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Policy brief: Participatory planning in Kenya’s drylands: The Ward Development Planning model

This policy brief summarises key learning from the Ward Development Planning model, an innovative approach to local participatory development planning being implemented in Kenya’s drylands.
Multiple Authors
People sell cattle at Ngaremara Livestock Sale Yard, Kenya, refurbished by the Ward Planning Committee through the Drought Resilience grant. Image by Patrick Meinhardt / Mercy Corps.
People sell cattle at Ngaremara Livestock Sale Yard, Kenya, refurbished by the Ward Planning Committee through the Drought Resilience grant. Image by Patrick Meinhardt / Mercy Corps.

Introduction

There is great potential to take a bottom-up approach to development planning in the drylands that incorporates the knowledge, input and support of dryland communities. To date, pastoralists have had limited participation in government planning processes, which has resulted in misguided development interventions in the drylands that undermine livelihoods and increase vulnerability.

In this policy brief, and accompanying summary, we describe the Ward Development Planning (WDP) model, a participatory planning approach currently implemented in five counties in Kenya’s drylands.  We summarise key learning on the model and provide recommendations for scaling up participatory planning for contextually appropriate and locally legitimate resilience-oriented development. 

This article is an abridged version of the original text, which can be downloaded from the right-hand column. Please access the original text for more detail, research purposes, full references, or to quote text.

Method

The brief draws on original, field research carried out by Mercy Corps in Garissa, Isiolo and Turkana Counties in October and November 2021 in wards where the model is being implemented. This was supplemented with key informant interviews and a review of secondary sources including process documents and reports capturing broader programme impact.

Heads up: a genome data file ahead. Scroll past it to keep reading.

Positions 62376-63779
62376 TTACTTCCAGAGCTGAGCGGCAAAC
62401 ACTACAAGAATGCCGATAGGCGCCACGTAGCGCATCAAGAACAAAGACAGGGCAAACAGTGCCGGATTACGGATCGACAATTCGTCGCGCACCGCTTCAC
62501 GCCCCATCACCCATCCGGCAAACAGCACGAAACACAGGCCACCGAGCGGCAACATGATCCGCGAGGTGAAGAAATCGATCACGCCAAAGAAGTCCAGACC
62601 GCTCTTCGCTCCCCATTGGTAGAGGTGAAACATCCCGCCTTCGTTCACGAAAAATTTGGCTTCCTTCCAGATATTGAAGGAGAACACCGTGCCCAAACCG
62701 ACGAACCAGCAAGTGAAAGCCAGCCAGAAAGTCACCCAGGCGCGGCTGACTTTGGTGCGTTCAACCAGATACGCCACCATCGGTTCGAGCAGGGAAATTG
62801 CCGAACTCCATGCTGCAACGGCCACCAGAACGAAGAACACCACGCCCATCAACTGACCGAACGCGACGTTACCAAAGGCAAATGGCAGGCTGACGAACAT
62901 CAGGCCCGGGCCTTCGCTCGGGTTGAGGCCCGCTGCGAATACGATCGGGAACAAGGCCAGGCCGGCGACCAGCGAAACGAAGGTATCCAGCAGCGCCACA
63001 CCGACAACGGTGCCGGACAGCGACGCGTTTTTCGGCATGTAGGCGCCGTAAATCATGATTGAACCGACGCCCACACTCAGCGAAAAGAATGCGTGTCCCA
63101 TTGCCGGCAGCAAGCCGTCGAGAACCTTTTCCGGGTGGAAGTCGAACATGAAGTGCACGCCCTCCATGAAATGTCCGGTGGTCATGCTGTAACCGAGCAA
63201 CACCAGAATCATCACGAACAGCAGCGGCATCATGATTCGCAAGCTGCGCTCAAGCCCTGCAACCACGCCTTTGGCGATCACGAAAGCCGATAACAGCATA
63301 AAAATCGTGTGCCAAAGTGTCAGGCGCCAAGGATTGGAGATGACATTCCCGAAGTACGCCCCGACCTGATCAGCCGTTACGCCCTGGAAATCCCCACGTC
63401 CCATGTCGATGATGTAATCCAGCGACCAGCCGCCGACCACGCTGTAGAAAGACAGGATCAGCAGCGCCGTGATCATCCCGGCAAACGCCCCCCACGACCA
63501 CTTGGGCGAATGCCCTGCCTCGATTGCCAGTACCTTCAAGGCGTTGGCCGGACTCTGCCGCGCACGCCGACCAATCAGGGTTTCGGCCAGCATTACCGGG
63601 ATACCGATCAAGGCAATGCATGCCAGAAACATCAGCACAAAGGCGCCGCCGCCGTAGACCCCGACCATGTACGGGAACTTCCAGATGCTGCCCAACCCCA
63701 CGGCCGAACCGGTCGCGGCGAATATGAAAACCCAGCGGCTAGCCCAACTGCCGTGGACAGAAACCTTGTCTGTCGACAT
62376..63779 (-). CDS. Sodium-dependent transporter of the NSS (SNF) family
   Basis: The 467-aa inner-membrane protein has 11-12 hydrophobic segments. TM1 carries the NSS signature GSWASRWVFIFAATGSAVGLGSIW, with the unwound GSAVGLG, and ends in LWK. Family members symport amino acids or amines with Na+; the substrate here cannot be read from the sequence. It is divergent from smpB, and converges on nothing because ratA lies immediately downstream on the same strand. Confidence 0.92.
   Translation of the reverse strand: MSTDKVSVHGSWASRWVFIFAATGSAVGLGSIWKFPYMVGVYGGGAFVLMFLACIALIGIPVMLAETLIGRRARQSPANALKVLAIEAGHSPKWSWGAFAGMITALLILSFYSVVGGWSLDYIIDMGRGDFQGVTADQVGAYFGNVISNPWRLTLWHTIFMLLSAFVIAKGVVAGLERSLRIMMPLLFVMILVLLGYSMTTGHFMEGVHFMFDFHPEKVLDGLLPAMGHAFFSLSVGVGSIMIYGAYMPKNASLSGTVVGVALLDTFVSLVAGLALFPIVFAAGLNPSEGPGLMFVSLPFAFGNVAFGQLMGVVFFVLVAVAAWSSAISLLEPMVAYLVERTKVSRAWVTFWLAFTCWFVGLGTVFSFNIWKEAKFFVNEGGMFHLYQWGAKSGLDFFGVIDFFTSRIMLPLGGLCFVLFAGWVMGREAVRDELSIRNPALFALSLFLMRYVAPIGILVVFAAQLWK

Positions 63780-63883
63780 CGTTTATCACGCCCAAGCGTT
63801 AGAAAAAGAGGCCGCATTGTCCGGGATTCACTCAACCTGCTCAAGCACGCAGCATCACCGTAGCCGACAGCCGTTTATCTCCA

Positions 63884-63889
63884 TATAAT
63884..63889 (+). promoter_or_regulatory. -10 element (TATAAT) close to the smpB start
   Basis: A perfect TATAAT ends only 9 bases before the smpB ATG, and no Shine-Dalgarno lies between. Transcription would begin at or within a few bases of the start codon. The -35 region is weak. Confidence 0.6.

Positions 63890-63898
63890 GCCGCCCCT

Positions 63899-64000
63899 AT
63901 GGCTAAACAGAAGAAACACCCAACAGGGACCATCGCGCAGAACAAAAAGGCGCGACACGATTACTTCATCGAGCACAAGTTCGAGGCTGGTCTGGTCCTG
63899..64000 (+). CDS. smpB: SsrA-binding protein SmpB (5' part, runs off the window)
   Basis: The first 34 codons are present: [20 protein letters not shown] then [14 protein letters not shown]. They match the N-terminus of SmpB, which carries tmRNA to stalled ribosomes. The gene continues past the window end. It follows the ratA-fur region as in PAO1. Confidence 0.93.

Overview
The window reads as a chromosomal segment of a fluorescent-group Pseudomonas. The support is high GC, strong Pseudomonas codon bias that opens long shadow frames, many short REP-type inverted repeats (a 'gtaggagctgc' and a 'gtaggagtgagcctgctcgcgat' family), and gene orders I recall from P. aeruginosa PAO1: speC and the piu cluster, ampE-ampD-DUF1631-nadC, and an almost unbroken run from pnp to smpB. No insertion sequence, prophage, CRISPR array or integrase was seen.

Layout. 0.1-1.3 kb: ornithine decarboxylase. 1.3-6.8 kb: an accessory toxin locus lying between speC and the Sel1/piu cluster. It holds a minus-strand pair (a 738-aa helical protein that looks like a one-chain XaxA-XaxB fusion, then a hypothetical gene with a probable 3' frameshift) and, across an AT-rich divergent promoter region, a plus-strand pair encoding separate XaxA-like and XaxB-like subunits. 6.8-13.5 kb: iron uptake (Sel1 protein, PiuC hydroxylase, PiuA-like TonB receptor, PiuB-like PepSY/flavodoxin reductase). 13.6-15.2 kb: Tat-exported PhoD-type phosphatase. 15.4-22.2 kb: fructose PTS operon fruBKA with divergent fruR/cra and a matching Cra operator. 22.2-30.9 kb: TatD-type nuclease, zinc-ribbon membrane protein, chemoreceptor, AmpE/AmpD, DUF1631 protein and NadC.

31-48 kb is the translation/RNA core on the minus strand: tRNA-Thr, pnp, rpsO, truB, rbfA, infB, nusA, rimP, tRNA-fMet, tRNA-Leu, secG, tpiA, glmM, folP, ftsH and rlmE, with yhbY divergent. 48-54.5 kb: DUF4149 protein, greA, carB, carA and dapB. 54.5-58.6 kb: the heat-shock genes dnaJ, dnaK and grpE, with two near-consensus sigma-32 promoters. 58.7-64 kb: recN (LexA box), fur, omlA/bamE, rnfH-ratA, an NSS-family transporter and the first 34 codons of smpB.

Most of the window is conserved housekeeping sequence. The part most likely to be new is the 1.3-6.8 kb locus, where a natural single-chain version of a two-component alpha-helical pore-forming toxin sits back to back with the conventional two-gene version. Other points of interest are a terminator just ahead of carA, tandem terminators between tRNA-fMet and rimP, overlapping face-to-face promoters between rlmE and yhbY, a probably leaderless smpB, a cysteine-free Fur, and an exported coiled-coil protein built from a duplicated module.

Field data includes 58 in-depth interviews and seven focus group discussions with programme participants (n=54), county and national government stakeholders (n=12), and implementing staff (n=9).

All interviewees gave informed consent, detailing that participation was fully voluntary, confidential and would not impact programme benefits. Interviews and their analysis were done by an independent researcher.

Kenyan counties where the WDP model is being implemented and those counties intended for scale up (see Figure 1, p. 4)

Key Findings

  1. There is great potential to take a bottom-up approach to development planning in the drylands that is inclusive of the knowledge, input and support of dryland communities. To date, limited participation of pastoralists in government planning processes has resulted in misguided development interventions in the drylands that undermine livelihoods and increase vulnerability.
  2. WDP is a local development planning process that deepens Kenya’s devolution to the ward level and addresses the chronic political and economic marginalisation that is evident in dryland regions. The ward-level planning institution fills a gap between community- and county-level planning institutions and devolves decision-making to the ward level.